2. The semiconductor memory device according to claim 1, in which said first transistor includes a source region and a drain region which are separately formed on a semiconductor substrate, and a gate electrode formed on an insulating layer laid on said substrate, and said first ferroelectric capacitor includes a first conductive layer serving as said first electrode plate and being formed on said substrate so as to be coupled with said source region, a ferroelectric layer formed on said first conductive layer, and a second conductive layer formed on said ferroelectric layer and serving as said second electrode plate.
3. The semiconductor memory device according to claim 1, further comprising a second memory cell coupled with said second bit line of said bit line pairs, said second memory cell containing a second ferroelectric capacitor with first and second electrode plates, and a second transistor connected between said first electrode plate of said second ferroelectric capacitor and said second bit line, said second transistor transferring data therebetween, and in which the potential at said second electrode plate of said second ferroelectric capacitor is selectively set at a mid value between said first and second logic levels by said plate potential setting means, and a distance D (cm) between said first and second electrode plates of said second ferroelectric capacitor is selected such that a minimum voltage EtD to saturate the intensity of the polarization of said second ferroelectric capacitor is smaller than a voltage amounting to substantially half the voltage difference between said first and second logic levels, where Et indicates a field strength sufficient to saturate the intensity of the polarization of said second ferroelectric capacitor and is expressed in V/cm (volts/centimeter).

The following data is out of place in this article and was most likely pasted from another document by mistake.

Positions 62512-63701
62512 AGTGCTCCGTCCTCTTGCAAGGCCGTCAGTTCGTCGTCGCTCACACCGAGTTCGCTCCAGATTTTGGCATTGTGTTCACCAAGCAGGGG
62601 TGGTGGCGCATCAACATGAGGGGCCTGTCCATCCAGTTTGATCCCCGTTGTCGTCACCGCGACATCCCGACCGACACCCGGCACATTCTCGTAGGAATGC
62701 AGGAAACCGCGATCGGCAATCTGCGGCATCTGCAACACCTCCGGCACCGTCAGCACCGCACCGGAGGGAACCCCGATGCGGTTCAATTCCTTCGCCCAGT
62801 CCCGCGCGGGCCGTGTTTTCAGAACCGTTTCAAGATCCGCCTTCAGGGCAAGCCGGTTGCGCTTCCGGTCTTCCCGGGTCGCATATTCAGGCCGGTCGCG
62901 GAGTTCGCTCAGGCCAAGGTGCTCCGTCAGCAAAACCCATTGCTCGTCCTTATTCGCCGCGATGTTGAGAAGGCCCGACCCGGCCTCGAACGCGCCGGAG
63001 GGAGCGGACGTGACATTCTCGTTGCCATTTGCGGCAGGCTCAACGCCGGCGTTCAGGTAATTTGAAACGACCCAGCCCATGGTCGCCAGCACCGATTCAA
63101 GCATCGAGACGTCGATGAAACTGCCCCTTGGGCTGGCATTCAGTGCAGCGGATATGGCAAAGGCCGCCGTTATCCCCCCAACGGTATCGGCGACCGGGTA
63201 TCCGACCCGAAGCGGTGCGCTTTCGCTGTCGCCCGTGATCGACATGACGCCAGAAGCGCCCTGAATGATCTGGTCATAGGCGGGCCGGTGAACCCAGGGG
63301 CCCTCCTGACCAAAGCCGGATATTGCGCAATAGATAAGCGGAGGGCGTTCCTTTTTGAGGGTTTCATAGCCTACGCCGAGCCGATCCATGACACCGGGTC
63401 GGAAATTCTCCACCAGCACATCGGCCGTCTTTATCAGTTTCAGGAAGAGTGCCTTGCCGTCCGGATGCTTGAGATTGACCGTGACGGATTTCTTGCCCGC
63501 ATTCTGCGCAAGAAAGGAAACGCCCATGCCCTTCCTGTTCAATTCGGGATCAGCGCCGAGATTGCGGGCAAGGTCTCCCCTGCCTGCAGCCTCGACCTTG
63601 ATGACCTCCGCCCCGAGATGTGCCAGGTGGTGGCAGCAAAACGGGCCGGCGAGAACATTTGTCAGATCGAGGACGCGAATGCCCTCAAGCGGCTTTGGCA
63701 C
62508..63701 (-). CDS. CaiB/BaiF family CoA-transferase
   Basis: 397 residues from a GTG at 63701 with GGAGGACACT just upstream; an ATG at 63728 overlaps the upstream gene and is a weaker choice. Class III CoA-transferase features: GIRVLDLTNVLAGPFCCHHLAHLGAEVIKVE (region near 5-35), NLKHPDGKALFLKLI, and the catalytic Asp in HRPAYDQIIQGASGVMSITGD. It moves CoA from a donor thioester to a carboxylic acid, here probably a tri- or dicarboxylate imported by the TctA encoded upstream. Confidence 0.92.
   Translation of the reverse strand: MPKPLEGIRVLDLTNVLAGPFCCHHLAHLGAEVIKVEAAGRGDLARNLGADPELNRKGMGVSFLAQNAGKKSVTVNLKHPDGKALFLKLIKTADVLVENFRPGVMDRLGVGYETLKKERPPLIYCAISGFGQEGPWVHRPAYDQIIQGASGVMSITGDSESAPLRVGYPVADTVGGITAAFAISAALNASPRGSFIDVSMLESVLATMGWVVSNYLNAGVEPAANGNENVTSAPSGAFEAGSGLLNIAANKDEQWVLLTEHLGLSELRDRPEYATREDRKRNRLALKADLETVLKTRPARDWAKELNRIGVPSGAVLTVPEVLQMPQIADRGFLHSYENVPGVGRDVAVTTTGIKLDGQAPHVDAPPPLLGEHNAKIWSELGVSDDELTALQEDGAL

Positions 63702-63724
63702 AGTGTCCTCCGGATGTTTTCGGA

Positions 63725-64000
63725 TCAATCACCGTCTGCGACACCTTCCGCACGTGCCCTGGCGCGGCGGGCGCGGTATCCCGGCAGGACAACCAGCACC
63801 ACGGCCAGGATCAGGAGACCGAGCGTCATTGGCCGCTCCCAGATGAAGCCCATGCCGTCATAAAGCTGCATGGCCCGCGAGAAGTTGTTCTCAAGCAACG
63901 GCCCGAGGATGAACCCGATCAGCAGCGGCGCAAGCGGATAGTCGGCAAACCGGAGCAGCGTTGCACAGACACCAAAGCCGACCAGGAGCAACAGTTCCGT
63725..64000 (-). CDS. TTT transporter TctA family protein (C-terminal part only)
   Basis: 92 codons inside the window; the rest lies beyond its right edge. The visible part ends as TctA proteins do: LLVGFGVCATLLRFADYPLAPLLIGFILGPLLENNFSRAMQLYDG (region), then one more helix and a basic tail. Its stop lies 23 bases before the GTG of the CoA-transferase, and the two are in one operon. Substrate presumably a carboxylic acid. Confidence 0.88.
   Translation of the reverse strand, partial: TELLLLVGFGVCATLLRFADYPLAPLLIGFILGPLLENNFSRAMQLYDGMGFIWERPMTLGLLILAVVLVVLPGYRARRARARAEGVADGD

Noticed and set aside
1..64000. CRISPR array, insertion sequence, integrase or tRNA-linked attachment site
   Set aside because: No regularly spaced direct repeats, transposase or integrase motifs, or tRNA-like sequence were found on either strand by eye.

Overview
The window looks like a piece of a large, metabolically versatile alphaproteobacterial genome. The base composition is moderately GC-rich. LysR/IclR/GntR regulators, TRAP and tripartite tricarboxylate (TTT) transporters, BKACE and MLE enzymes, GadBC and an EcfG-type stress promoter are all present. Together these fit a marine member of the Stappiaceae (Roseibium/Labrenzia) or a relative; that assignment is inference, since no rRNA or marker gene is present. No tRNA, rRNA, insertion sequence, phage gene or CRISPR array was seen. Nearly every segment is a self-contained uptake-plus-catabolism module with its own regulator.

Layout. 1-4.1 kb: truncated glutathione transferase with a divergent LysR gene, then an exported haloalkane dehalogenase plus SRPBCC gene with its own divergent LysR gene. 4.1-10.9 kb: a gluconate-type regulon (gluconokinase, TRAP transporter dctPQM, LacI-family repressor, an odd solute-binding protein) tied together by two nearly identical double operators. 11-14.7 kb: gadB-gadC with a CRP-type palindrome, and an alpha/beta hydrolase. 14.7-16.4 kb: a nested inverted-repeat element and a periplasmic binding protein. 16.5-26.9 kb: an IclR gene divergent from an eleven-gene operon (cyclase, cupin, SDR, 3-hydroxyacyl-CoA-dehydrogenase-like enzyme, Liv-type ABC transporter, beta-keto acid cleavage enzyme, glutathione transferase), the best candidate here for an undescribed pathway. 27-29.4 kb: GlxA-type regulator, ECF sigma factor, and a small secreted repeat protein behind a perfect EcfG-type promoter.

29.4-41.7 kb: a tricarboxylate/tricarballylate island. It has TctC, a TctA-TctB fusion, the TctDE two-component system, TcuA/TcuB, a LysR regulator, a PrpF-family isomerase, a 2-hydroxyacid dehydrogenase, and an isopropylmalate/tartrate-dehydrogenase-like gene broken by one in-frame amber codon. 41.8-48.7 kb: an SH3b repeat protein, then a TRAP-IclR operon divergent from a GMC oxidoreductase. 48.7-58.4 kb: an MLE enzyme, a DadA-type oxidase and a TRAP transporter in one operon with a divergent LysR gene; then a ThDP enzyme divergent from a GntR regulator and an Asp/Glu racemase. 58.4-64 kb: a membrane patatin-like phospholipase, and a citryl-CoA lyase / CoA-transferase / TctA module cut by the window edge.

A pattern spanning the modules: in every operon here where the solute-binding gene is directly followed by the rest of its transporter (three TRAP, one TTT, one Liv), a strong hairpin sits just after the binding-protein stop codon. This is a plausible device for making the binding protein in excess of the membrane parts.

4. The semiconductor memory device according to claim 3, further comprising a reference potential generating means such that when said first memory cell is selected, said reference potential generating means sets said second bit line at a predetermined reference potential, and when said second memory cell is selected, said reference potential generating means sets said first bit line at said predetermined reference potential, and sense amplifying means for amplifying a potential difference between said first and second bit lines, and sense amplifying means for setting one of said first and second bit lines in said first logic level and the other in said second logic level. claim 1, in which said first transistor includes a source region and a drain region which are separately formed on a semiconductor substrate, and a gate electrode formed on an insulating layer laid on said substrate, and said first ferroelectric capacitor includes a first conductive layer serving as said first electrode plate and being formed on said substrate so as to be coupled with said source region, a ferroelectric layer formed on said first conductive layer, and a second conductive layer formed on said ferroelectric layer and serving as said second electrode plate.